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Saturday, December 11, 2010

NATSIEC Human Rights Day 2010 Statement: The Intervention: Racial Discrimination Act : #Aboriginal

Human Rights Day 2010

As we celebrate Human Rights day in 2010 we are reminded of the many individuals who suffer human rights abuses around the world. We also celebrate the many people who shine a light on these abuses and whose efforts to stand up for the rights of others are often unrecognised.

NATSIEC pays particular respect to Aboriginal and Torres Strait Islander peoples and their continuing struggles against oppression and attacks on culture, lands and peoples.

In 2010, Australia is a country that has much to be proud of, but we can not shy away from examining our shadow, those areas where we are failing to protect our citizens from abuse. Many Aboriginal and Torres Strait Islander peoples are having their rights violated on a daily basis. Whether it is through racism or through discriminatory public policies the rights of many Indigenous Australians are often compromised.

Although Australia does not have a Bill of Rights we are signatories to a number of International Human Rights instruments which should guide us to protect the rights of those most vulnerable. In particular, Australia now supports the United Nations Declaration on the Rights of Indigenous Peoples (the Declaration). We now need to ensure that the principles of the Declaration are brought into Australian law and policy. No legislation that affects the Indigenous peoples of this country should be enacted unless it has been subjected to scrutiny through the lens of the Declaration.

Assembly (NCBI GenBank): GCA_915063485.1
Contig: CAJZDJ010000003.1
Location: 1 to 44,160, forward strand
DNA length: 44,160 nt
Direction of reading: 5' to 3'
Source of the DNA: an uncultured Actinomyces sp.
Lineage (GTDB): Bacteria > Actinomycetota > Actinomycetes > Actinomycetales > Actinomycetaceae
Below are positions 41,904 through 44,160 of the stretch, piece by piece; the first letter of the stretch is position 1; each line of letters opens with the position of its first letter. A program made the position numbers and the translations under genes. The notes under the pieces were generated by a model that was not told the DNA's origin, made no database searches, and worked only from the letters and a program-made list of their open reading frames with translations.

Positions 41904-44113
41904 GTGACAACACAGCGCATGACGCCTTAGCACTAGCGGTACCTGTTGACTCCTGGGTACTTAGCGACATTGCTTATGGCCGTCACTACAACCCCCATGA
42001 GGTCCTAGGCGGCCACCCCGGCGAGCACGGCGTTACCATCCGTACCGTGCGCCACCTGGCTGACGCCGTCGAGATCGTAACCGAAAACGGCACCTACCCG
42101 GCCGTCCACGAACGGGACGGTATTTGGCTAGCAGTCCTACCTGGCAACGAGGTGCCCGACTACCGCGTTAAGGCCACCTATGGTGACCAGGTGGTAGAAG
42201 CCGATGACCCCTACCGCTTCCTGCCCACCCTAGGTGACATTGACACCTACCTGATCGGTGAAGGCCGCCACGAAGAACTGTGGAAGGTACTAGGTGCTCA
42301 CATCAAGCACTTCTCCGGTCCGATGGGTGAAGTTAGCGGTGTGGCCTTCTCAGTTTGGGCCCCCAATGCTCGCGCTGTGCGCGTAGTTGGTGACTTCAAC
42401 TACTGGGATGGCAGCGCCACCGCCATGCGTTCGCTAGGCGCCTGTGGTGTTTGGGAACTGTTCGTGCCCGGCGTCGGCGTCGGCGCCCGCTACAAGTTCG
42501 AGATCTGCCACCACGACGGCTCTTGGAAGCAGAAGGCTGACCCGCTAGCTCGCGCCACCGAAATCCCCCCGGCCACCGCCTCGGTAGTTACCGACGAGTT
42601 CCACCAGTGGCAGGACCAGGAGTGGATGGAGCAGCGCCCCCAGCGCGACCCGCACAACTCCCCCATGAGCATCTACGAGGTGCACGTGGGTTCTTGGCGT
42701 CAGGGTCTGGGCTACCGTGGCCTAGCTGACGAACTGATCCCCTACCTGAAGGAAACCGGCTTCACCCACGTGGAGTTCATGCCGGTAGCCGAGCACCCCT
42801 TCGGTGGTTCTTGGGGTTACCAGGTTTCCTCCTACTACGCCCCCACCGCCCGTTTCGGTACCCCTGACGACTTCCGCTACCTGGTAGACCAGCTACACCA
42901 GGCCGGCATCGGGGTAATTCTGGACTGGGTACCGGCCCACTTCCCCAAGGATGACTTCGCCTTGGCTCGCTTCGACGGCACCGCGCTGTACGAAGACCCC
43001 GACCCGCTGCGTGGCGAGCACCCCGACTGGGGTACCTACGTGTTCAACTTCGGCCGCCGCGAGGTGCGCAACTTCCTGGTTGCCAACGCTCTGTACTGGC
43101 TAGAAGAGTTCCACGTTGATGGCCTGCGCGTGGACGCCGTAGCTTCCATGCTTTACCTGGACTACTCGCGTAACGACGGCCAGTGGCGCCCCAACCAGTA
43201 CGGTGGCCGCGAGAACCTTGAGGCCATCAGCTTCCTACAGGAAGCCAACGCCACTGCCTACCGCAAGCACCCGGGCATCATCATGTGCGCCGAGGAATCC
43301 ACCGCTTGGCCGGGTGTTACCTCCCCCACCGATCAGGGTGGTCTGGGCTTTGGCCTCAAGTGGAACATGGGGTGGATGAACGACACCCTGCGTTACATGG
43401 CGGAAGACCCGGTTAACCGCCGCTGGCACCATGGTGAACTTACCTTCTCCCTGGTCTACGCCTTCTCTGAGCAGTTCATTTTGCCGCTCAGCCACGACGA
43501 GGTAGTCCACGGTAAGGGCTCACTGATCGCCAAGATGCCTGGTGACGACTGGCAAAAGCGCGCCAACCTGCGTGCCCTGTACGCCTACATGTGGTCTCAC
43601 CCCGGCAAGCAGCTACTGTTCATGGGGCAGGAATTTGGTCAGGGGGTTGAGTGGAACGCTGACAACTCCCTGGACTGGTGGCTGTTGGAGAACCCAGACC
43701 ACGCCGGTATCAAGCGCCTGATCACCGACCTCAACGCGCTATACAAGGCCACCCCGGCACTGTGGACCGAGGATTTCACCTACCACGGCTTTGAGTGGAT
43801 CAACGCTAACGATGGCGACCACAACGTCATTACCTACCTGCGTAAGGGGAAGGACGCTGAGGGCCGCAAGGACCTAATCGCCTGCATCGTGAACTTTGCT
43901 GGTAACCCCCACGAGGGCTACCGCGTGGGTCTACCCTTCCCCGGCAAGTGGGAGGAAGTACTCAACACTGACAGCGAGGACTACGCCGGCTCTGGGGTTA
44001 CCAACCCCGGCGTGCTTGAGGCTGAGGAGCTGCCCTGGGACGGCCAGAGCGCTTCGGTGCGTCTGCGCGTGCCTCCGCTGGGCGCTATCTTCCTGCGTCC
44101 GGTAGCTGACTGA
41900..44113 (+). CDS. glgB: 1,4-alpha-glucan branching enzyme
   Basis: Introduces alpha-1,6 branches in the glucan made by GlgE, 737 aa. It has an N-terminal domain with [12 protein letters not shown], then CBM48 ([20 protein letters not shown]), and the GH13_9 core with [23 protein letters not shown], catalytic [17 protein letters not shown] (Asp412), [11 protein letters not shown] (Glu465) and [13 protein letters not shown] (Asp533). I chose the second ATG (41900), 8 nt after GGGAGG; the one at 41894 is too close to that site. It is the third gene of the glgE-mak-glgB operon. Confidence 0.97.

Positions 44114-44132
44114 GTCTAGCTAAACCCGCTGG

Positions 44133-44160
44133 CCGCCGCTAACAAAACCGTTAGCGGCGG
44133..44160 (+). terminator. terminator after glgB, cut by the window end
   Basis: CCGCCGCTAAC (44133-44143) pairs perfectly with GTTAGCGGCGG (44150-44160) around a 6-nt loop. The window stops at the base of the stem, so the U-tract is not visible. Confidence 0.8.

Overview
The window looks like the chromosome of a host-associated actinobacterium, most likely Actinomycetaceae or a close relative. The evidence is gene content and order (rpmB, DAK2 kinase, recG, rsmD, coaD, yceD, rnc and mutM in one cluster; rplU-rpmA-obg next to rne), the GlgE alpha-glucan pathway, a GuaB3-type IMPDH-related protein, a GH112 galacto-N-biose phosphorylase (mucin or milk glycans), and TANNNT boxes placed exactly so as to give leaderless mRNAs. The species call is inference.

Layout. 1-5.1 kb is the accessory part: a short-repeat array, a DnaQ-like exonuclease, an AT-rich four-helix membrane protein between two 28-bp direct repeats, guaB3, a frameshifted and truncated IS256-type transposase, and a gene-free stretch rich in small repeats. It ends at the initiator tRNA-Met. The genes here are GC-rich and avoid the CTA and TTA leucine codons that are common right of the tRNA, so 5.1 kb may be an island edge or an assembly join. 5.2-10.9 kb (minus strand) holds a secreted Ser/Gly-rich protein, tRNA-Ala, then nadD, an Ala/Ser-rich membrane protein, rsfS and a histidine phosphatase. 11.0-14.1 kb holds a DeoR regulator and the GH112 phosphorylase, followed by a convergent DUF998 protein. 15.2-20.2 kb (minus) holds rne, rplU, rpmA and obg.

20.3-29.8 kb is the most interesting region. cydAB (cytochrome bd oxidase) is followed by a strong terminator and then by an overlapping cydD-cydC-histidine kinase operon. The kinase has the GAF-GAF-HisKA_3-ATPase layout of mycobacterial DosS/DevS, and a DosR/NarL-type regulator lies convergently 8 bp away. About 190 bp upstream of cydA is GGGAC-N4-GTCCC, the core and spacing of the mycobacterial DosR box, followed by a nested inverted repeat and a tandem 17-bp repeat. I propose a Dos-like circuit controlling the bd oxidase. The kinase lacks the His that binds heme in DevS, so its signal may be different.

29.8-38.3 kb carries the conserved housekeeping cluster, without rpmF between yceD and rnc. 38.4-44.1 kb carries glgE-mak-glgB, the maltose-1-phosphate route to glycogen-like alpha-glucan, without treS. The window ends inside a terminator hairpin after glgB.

One policy area that urgently needs to be scrutinized

using the Declaration framework is

the Northern Territory (NT) Intervention. 

The United Nations Committee on the Elimination of Racial Discrimination (CERD) has said the Intervention continues to discriminate on the basis of race. During a recent visit NATSIEC undertook to Aboriginal communities in the NT, we heard personal stories of discrimination and racism. Rev. Dr. Djiniyini Gondarra OAM, from Galiwin'ku who had recently returned from Geneva where he talked to CERD said about the Intervention:

It's the most evil and most racist (policy) ever established.

The Government report to CERD said ok - they are happy people.

It's a lie!

One of the most discriminatory aspects of the NT Intervention was the roll back of the Racial Discrimination Act (RDA), which ensured that many aspects of the Intervention were excluded from the protection of the RDA. On December 31stlegislation which is supposed to reinstate the RDA in full will come into effect. Despite the Government's repeated statements that this new legislation will ensure that the rights of NT Aboriginal people will be protected in full, we are not confident that this is true.